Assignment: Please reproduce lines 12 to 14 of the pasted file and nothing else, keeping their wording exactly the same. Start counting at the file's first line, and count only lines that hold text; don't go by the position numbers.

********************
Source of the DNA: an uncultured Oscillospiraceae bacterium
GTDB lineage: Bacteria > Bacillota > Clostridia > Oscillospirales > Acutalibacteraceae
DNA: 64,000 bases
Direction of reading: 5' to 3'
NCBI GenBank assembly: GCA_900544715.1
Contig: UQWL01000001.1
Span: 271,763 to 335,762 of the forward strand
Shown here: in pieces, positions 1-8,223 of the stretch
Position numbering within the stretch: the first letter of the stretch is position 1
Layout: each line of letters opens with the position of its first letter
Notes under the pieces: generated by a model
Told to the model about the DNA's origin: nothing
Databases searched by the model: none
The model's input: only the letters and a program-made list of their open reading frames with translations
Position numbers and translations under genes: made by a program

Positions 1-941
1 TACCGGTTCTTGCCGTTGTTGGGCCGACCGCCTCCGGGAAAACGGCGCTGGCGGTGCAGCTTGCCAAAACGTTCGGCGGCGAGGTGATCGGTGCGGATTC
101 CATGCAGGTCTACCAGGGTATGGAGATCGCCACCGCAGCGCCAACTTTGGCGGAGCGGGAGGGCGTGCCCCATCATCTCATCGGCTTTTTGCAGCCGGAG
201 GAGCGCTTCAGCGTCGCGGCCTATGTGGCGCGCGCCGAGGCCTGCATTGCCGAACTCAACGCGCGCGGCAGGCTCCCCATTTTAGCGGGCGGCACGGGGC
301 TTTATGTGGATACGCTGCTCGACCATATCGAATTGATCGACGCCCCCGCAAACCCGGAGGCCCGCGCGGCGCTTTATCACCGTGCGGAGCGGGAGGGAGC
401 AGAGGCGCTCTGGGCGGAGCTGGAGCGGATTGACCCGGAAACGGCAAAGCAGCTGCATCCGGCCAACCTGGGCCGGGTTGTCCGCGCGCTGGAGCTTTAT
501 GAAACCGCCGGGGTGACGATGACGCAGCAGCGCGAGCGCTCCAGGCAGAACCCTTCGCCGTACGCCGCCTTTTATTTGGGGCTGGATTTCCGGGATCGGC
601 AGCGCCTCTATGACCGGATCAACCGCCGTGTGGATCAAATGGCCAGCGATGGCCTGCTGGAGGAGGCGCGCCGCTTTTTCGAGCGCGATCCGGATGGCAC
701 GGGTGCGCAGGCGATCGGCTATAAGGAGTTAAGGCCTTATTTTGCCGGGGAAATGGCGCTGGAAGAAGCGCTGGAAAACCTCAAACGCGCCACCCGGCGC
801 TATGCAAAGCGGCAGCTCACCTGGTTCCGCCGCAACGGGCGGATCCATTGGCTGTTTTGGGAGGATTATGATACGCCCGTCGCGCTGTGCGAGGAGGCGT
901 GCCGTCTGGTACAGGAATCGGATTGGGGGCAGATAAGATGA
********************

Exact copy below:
Told to the model about the DNA's origin: nothing
Databases searched by the model: none
The model's input: only the letters and a program-made list of their open reading frames with translations